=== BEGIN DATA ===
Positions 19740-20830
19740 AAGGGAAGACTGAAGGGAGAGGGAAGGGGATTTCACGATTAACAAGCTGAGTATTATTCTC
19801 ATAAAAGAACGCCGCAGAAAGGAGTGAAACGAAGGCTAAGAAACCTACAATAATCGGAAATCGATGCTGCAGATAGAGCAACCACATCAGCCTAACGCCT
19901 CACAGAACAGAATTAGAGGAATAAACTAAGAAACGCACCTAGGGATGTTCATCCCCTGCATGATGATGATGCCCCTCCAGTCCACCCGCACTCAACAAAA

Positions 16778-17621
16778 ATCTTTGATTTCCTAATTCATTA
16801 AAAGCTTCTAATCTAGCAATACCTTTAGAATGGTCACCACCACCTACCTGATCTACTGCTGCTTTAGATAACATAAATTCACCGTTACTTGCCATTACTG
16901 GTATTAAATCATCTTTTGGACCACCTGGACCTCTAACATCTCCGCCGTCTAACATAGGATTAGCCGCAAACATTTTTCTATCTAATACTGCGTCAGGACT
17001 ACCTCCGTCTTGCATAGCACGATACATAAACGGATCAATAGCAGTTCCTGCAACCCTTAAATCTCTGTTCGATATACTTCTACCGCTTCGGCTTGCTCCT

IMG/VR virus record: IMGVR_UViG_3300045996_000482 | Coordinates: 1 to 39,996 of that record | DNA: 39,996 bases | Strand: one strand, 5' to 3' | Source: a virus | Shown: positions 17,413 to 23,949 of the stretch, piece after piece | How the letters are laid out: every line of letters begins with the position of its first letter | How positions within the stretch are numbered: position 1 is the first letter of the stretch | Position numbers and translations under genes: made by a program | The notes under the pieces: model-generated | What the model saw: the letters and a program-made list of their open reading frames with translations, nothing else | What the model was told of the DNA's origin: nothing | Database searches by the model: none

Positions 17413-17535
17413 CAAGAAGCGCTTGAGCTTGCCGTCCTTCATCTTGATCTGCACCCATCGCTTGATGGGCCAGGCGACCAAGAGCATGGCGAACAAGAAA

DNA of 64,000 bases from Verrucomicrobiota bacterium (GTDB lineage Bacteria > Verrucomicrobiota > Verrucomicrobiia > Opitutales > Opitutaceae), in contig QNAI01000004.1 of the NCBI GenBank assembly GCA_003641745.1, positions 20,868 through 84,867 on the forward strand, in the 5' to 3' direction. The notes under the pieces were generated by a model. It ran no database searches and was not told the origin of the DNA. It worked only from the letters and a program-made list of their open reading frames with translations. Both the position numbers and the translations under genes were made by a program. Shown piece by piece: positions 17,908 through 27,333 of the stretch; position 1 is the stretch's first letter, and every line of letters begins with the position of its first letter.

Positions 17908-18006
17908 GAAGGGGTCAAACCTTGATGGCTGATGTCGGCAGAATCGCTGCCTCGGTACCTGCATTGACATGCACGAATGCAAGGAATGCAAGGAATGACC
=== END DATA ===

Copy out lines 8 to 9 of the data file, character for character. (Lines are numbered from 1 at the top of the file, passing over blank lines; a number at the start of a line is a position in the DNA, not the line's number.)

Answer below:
16901 GTATTAAATCATCTTTTGGACCACCTGGACCTCTAACATCTCCGCCGTCTAACATAGGATTAGCCGCAAACATTTTTCTATCTAATACTGCGTCAGGACT
17001 ACCTCCGTCTTGCATAGCACGATACATAAACGGATCAATAGCAGTTCCTGCAACCCTTAAATCTCTGTTCGATATACTTCTACCGCTTCGGCTTGCTCCT